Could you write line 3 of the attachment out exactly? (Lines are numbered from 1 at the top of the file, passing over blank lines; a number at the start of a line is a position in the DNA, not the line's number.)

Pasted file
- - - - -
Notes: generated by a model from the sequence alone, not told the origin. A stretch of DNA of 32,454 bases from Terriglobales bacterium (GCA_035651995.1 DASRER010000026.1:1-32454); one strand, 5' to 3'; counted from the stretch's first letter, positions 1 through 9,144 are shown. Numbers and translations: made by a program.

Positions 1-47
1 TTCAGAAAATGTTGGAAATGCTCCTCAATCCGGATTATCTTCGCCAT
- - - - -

1 TTCAGAAAATGTTGGAAATGCTCCTCAATCCGGATTATCTTCGCCAT